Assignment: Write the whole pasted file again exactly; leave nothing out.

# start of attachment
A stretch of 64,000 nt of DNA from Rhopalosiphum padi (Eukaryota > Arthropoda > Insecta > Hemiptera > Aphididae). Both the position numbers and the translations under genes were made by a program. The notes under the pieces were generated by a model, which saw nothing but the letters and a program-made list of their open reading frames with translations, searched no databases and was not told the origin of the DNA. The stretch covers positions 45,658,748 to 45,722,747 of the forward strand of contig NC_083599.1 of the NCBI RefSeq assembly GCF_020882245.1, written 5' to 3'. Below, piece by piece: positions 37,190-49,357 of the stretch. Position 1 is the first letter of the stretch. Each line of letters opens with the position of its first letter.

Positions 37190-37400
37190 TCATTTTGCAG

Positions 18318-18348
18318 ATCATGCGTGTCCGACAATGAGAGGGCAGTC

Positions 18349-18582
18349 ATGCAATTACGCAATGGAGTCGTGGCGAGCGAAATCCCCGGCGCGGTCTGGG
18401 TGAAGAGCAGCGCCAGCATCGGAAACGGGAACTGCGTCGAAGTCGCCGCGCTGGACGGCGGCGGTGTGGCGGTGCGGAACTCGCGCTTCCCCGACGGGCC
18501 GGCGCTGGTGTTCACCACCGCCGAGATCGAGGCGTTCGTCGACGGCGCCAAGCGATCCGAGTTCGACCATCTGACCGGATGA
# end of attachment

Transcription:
A stretch of 64,000 nt of DNA from Rhopalosiphum padi (Eukaryota > Arthropoda > Insecta > Hemiptera > Aphididae). Both the position numbers and the translations under genes were made by a program. The notes under the pieces were generated by a model, which saw nothing but the letters and a program-made list of their open reading frames with translations, searched no databases and was not told the origin of the DNA. The stretch covers positions 45,658,748 to 45,722,747 of the forward strand of contig NC_083599.1 of the NCBI RefSeq assembly GCF_020882245.1, written 5' to 3'. Below, piece by piece: positions 37,190-49,357 of the stretch. Position 1 is the first letter of the stretch. Each line of letters opens with the position of its first letter.

Positions 37190-37400
37190 TCATTTTGCAG

Positions 18318-18348
18318 ATCATGCGTGTCCGACAATGAGAGGGCAGTC

Positions 18349-18582
18349 ATGCAATTACGCAATGGAGTCGTGGCGAGCGAAATCCCCGGCGCGGTCTGGG
18401 TGAAGAGCAGCGCCAGCATCGGAAACGGGAACTGCGTCGAAGTCGCCGCGCTGGACGGCGGCGGTGTGGCGGTGCGGAACTCGCGCTTCCCCGACGGGCC
18501 GGCGCTGGTGTTCACCACCGCCGAGATCGAGGCGTTCGTCGACGGCGCCAAGCGATCCGAGTTCGACCATCTGACCGGATGA